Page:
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We are proud to care for some of the most important buildings and collections in the world. We carry out world-leading conservation work to preserve and enhance the thousands of treasures in our guardianship, so that the palaces and collections have a life today and in the future.

Conservation is all the activities we do to manage change to the collections over time, and involves many specialists to help us understand, protect and share the heritage in our care. Our work includes research, managing environmental risks, cleaning, stabilisation and treatment. We prepare and mount objects for new exhibitions and love to share our discoveries, encouraging everyone to join us as heritage guardians.

Our expert conservation team is part of a long history of caring for the palaces; our conservation studio was set up in 1912 by William Morris and Co, with traces back to the Great Wardrobe, established in the 13th century. This ensures the palaces have a future as bright as their past.

Conservation in action and practice

We protect, conserve and manage the collections across our six palaces. We are passionate about revealing and preserving the stories and layers of history hidden in the collections. Our world class research informs everything that we do. We learn from past practices and encourage innovation, exploring creative and sustainable solutions to the challenges we face in preserving the nation’s heritage.

Watch How to Conserve a Historic Mantua Dress

Explore behind the scenes at the Textile Conservation Studio at Hampton Court Palace and discover how the Rockingham Mantua, an exceptional example of an 18th century court mantua, is conserved and mounted for display. 

Join our talented conservators as they practice safely mounting this historic dress for display.

Video Transcript of Conserving a Rare 360-Year Old Dress: Behind the Scenes

Follow along with an interactive transcript of How to Conserve a Historic Mantua Dress on YouTube. A link to open the transcript can be found in the description.

How we conserve the collections

Discover conservation in action online with Google Arts and Culture. We protect conserve, research and manage the collections on display and in store across our six palaces.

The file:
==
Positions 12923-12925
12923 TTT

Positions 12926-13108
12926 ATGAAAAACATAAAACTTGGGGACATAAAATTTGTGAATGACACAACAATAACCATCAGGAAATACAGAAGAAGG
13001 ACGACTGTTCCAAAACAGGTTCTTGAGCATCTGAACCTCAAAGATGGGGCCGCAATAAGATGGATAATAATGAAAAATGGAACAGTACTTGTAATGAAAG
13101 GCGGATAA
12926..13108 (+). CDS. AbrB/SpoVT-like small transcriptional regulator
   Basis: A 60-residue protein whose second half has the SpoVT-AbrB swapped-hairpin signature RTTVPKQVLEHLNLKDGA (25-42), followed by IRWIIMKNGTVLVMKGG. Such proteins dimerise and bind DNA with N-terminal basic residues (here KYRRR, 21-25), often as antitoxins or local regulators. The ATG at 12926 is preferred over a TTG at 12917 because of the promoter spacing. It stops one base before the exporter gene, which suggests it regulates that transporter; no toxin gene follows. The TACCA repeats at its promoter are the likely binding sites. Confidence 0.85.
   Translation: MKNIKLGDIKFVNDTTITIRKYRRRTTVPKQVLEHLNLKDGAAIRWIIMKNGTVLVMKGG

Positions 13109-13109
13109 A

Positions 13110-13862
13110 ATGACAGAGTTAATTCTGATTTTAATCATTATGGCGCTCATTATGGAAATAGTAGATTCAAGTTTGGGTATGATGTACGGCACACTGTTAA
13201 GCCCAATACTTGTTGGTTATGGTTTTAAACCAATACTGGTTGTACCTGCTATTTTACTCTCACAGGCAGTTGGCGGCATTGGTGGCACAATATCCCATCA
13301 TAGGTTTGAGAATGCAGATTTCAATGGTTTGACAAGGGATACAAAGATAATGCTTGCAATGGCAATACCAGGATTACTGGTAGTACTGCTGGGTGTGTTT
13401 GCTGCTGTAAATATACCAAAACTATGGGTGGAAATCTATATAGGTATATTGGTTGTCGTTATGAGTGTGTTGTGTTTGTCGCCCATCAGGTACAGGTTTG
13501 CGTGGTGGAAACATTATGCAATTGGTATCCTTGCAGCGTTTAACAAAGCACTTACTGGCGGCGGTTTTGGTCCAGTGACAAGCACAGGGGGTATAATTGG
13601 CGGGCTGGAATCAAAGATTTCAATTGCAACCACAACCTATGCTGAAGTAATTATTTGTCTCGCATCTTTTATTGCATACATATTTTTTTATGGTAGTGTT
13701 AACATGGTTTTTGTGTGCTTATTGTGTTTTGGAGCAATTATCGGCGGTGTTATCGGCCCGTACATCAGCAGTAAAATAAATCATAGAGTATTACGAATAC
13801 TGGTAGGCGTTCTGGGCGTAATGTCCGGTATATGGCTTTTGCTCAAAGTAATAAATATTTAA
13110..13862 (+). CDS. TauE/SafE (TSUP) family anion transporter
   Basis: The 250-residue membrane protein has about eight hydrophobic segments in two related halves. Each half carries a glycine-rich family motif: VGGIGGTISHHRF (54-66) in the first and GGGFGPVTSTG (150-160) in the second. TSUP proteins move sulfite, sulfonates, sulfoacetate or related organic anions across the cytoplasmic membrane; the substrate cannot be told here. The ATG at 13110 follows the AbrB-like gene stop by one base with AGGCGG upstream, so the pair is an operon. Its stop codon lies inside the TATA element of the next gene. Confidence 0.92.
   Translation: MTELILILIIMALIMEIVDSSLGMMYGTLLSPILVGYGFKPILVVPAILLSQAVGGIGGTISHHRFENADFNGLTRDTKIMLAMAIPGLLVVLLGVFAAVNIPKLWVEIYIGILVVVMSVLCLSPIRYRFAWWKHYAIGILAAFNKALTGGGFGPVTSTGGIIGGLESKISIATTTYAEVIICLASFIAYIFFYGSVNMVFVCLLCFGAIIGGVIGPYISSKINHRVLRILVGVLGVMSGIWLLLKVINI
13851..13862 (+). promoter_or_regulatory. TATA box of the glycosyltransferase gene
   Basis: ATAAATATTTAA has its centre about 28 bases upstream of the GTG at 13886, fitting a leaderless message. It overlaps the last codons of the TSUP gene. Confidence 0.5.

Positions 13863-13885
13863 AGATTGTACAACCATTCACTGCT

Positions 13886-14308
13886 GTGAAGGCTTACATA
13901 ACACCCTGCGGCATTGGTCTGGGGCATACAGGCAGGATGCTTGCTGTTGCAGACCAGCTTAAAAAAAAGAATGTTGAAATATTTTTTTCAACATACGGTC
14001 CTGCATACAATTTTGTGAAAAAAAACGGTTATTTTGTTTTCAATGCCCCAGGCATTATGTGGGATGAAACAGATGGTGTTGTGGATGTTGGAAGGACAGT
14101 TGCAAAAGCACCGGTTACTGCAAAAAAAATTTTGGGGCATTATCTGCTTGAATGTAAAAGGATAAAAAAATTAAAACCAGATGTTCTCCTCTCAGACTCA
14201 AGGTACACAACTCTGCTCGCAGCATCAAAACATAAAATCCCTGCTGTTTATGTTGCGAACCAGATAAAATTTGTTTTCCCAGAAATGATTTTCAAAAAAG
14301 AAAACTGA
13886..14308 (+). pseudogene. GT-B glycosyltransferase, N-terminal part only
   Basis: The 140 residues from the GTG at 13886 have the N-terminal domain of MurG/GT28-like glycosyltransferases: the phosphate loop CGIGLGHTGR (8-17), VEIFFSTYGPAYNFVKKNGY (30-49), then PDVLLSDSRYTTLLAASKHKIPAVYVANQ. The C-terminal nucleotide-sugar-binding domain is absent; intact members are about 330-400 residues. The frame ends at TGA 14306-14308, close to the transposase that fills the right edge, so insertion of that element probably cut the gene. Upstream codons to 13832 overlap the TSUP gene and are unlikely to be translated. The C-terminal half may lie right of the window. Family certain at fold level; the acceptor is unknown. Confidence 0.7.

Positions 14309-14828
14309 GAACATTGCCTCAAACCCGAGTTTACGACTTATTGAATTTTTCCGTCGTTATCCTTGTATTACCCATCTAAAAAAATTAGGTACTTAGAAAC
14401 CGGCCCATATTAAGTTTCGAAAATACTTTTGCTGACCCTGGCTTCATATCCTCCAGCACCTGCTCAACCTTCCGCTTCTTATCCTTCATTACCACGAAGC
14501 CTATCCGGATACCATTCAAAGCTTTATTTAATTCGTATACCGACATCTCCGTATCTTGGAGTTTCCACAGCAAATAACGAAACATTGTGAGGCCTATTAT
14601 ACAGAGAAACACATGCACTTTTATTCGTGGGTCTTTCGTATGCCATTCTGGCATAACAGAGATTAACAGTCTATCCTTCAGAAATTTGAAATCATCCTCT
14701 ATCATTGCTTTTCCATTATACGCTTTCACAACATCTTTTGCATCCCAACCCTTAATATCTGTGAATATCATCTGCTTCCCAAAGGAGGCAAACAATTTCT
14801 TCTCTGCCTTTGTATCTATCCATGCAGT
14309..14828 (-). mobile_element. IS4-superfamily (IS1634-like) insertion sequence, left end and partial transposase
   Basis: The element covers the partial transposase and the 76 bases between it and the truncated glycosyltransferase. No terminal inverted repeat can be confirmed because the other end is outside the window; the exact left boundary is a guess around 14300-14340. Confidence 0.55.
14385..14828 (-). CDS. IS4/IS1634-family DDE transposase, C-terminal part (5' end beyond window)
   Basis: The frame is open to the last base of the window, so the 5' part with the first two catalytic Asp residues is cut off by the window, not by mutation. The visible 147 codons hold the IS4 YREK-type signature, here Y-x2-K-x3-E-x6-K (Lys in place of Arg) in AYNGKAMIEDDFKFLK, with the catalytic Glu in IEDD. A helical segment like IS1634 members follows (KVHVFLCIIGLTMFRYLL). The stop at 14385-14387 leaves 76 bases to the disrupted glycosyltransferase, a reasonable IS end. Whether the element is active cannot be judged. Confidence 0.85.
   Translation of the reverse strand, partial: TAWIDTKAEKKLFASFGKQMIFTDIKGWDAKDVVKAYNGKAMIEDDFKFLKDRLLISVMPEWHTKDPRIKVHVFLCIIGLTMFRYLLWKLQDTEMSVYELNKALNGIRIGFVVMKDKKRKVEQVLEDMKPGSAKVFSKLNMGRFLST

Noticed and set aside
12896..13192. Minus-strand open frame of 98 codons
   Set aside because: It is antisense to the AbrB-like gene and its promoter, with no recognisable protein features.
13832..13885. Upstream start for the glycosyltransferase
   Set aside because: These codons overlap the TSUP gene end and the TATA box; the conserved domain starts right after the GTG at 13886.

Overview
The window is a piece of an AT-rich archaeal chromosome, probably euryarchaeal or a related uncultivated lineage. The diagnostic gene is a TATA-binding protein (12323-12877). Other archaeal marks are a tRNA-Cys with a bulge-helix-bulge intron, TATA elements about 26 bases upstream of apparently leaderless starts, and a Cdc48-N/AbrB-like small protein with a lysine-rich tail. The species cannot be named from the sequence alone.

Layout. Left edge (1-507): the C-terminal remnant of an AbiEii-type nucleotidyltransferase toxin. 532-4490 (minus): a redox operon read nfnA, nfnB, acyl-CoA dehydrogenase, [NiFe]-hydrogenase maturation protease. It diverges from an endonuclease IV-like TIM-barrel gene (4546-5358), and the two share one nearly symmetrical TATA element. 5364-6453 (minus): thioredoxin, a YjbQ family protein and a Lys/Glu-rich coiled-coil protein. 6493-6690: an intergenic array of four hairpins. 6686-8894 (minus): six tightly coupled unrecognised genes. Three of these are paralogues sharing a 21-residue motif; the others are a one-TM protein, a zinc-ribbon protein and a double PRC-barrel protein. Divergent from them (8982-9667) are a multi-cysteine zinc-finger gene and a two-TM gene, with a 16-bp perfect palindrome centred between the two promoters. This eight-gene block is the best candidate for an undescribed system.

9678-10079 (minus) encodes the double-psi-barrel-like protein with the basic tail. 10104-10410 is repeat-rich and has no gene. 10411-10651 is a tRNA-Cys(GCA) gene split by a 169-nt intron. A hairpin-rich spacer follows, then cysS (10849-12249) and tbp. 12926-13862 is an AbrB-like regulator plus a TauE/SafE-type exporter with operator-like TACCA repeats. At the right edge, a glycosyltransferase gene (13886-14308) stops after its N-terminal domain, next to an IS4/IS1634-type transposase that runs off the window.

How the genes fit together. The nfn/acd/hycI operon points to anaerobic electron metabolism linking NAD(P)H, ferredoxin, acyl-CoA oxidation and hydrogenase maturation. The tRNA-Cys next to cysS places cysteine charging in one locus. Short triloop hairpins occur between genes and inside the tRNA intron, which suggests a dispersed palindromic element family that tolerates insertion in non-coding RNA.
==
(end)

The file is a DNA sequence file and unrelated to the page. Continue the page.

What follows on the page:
Conservation in Action on Google Arts and Culture

Treatment Conservation

Treatment Conservation is the meticulous and skilful process of a conservator intervening with an object to improve its condition. We work to address ongoing deterioration, stabilise and strengthen it as needed, and restore its aesthetic appeal if required.

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Preventive conservation

Preventive conservation looks at potential issues that may cause damage, then develop pragmatic solutions to resolve these in the most sympathetic and sustainable way for both the buildings and collections. 

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Conservation research

Conservation research happens across the palaces and scientific research is a core activity. A range of research projects are undertaken from tapestries to terracotta roundels.

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Preparing objects for display

Objects that are displayed in our palaces undergo a thorough assessment to ensure they are in optimal condition before being prepared for display. Find out the ways this is carried out and why it is important. 

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Our palaces host internationally important collections of fine and decorative art, the majority forming part of the Royal Collection. We look after our more than 60,000 objects relating to the history of the palaces in our own collections and 10,000 items of historic dress in the Royal Ceremonial Dress Collection.

Hear from our Conservators on our Blog

The Queen's Bedchamber in the Georgian Apartments at Hampton Court Palace. The crimson state bed was made for the Prince and Princess of Wales (the future King George II and Queen Caroline) in 1715. It is surrounded by a gilded bed rail, possibly made for King Charles II's wife, Henrietta Maria, then used by the King himself.

Queen Caroline's State Bed is Back!... on Display

Go behind the scenes with the Conservation team at Hampton Court Palace, who are continuing their work on Queen Caroline's much-loved State Bed.